The STOTT PILATES® Biomechanical Principles are the foundation of the STOTT PILATES method of exercise and are key to performing exercises safely and effectively.
These principles provide instructors with a guide for when they’re cueing and correcting clients, and it’s no different when working with clients virtually.
The principles start right from learning how to breathe properly to finding the best alignment and body position, allowing each individual to achieve the best possible results.
A brief summary of the principles:
- Breathing – optimal breathing patterns enhance mind-body awareness and efficient muscular recruitment and activity
- Head and Cervical Placement, Scapular Movement and Stabilization – observe how they interact with the rib cage and spine
- Rib Cage and Pelvic Placement – they are directly related to the curvature and alignment of the spine
- Hip, Knee, Ankle and Foot Placement – how they interact to affect posture, alignment and the effective transfer of forces through the body
With online training, it’s even more important to be as specific and detailed as possible with your cues to help clients feel more connected to each movement. As the client becomes more body-aware, they’ll gain a deeper understanding of how to apply specific cues to benefit from each exercise.
Imagery cueing can be particularly useful when teaching virtually and can assist in correcting, or to enhance the client’s learning, understanding and mindful connection to the skill/exercise they’re performing.
For example, instead of saying ‘laterally flex your torso,’ try ‘imagine your spine going up and over like a water fountain’ or, instead of ‘lengthen the spine,’ use ‘try to touch the ceiling with the top of your head.’
As an instructor, it’s your job to get to know each client’s exercise level and body awareness. You may have to adjust your cueing, opting for layman’s terms rather than anatomical or muscular cues if they’re new to Pilates and fitness.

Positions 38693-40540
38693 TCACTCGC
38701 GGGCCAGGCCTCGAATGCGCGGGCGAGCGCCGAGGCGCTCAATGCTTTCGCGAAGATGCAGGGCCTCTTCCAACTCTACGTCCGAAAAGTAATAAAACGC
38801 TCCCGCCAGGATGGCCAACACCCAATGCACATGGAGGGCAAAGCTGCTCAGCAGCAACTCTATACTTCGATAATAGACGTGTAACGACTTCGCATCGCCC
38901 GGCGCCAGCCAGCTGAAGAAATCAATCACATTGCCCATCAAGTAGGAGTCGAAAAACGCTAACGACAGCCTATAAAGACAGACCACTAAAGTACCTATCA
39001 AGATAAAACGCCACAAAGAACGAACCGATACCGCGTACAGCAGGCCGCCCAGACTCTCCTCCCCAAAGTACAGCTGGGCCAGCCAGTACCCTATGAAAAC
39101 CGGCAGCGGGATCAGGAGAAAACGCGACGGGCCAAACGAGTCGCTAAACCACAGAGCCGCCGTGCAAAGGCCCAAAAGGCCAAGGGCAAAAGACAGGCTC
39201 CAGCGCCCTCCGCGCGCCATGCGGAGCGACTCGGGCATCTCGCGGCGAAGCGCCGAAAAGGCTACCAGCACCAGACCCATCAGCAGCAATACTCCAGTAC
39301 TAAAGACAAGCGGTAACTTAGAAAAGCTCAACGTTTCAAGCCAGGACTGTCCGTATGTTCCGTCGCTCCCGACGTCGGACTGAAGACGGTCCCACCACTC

Remember that everyone learns differently, so experiment with a variety of cueing styles, including auditory, visual/spatial and kinesthetic. An auditory cue that works for one client, for example, might not make any sense to a client who learns visually.
Here are some tips for how to apply your Pilates cueing technique when teaching virtually:
- Know your exercises and their purpose. Is the exercise appropriate for the client’s level? How is it going to benefit them? Does the exercise fit their goals? How does each STOTT PILATES Biomechanical Principle apply to the exercise? Will your client need more cueing if dealing with a principle they are challenged by?
- Be prepared with modifications. Know how to break the exercise down and explain it in steps if needed. This is particularly important in a virtual setting. Props, furniture and certain positions can provide further support, feedback and facilitate modifications. Positions that ground or anchor body parts, such as with a foot or hand pressed against a wall, can facilitate stability and proper connection.
- Experience the exercises in your body first. The more in-tune you are with your body, the more likely you’ll be able to relay the correct experience and positioning to a client.
- Understand how your client learns and moves, and make the cues fit the client. Remember who you’re working with. If the client is challenged by balance exercises, for example, make sure they have a chair or wall to hold.
- Know what the optimal movement pattern looks like. Watch your client move and then cue/correct them accordingly, using the principles and your knowledge of proper biomechanics.
- Keep choreography and cues simple but effective. Remember that your client is moving, watching a screen, and trying to listen to you at the same time, so be clear and straightforward.
- Plan and prepare before your virtual sessions. Have a plan for the workout before starting your virtual session, so you can make use of props and space in an organized manner. For example, start seated on a chair/ottoman, progress to standing using the chair to help with balance, then move the chair out of the way for Matwork. Switching from the chair to the floor too many times will break the flow.
- Find mentors and keep learning. Take workshops, watch videos and discover as many trainers as possible in all different modalities. Everyone has unique cues, tips and techniques that you can learn from and add to your repertoire.